Sea kayaking in the land of the pterodactyls
By Justin Francis
Limestone cliffs familiar from James Bond movies rise vertically out of turquoise waters in Phalong Bay, 30 minutes in a long tail boat from Phuket in Thailand. Judging the tides with the help of legendary Hawaiian kayak guide John Gray and local guide Pong Ė a former fisherman from a nearby village who John recruited and trained Ė we kayak towards the caves at the cliff base.
Following John we paddle slowly into one of the caves, which quickly darken. Giant stalactites hang from the roof, and Pong picks out a colony of bats with a flashlight. The roof of the cave lowers, and we lie flat on our backs on the kayaks gently holding the rocks and pulling ourselves through until we emerge, blinking, into a spectacular hong.
A hong is a lagoon inside the island, totally invisible to the outside world but open to sky above, and surrounded on all sides by a vertical tropical forest that is growing from the 150m limestone cliffs and throbbing with the noise of insects and birds. Itís the land that time forgot, and so unworldly that I would not be surprised to see a pterodactyl launch itself from a cliff high above my head.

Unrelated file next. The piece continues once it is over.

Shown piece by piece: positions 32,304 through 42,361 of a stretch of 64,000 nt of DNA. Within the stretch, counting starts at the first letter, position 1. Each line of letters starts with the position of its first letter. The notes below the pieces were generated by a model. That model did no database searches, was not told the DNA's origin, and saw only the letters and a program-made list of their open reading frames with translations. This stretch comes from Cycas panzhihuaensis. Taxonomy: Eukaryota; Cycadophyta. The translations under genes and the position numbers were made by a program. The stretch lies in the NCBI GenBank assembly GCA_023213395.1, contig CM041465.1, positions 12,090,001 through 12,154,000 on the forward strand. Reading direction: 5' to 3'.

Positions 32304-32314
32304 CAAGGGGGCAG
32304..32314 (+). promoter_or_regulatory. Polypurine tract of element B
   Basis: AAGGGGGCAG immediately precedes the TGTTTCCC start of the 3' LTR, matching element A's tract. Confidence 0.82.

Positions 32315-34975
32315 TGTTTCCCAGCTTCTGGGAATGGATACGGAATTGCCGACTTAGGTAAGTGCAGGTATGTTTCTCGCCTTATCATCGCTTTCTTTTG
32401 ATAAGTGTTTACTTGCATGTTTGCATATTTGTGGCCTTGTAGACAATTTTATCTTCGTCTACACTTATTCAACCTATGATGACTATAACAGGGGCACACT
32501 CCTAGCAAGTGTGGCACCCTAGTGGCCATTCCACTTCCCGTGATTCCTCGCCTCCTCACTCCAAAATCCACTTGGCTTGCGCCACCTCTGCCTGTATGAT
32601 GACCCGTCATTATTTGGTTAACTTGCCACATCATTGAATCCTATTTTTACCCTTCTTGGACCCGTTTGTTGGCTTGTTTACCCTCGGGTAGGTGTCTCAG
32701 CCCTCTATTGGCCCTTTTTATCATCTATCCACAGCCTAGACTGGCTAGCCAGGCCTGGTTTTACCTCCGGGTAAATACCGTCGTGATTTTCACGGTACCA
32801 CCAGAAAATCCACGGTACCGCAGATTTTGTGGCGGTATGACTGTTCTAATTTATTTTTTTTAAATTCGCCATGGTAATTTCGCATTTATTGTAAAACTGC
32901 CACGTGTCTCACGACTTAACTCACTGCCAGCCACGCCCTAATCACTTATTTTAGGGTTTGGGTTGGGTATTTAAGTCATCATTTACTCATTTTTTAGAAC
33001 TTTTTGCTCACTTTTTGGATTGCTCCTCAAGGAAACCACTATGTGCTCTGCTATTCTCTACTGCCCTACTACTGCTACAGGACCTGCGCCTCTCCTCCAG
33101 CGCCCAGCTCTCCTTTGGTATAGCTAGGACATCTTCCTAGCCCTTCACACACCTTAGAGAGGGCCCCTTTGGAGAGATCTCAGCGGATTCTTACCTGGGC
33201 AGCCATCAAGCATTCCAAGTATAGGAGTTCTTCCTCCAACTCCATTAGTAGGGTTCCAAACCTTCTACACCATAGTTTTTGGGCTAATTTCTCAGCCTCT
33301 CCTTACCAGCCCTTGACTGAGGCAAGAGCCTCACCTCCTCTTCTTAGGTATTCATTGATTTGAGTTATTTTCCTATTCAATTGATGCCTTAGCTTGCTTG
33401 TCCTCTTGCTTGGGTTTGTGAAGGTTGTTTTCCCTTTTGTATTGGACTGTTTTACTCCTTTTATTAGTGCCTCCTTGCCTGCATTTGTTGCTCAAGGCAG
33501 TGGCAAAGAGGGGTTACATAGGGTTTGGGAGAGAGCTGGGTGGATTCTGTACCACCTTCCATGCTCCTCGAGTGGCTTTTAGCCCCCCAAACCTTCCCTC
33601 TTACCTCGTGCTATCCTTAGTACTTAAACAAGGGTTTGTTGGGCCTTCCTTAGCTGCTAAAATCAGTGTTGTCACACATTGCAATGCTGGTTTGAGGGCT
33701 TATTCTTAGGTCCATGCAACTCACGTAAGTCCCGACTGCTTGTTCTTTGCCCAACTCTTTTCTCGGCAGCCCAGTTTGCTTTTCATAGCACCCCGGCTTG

A strange, Zen-like calm overcomes our small group of three kayaks. The chatter during the excitement of our cave paddle dissipates and we simply lie back looking up and the cliffs in a state of total relaxation. After 15 minutes of hong flotation therapy John spots some hornbills and monkeys and we dip our paddles silently into the syrupy water and glide over for a closer look.
We explore five more caves before heading towards our campsite for the evening: a 50m-wide patch of perfect and isolated beach nestling under another small island.
Following a quick swim from the beach, tents and a campfire quickly appear, as do a wonderful meal of fresh fish and Johnís stories about 10 years of guiding in Thailand and the problems of preserving this unique and spectacular environment, about which he is so passionate.
At midnight we head back down to the water; itís so dark that stars are visible right down to the watery horizon. As we paddle back towards the caves, every stroke of the paddle creates startlingly bright, spangling starbursts of phosphorescence in the water. Marvelling at that we paddle to the caves, which we enter in total darkness and feel our way through like blind cavers, 500m underground.
We feel like real adventurers, but nothing has prepared us for the effect of being in a starlit hong. We sit in silence, mesmerised by the stars, fireflies and phosphorescence.
Iíve often thought that if I could bottle up the benefits of a great holiday Ė relaxation, new perspectives on life ups and downs, and re-energisation Ė then I could put Coca-Cola out of business.
Find a sea-kayaking experience of your own
Read our 'Folks we love' interview with John 'Caveman' Gray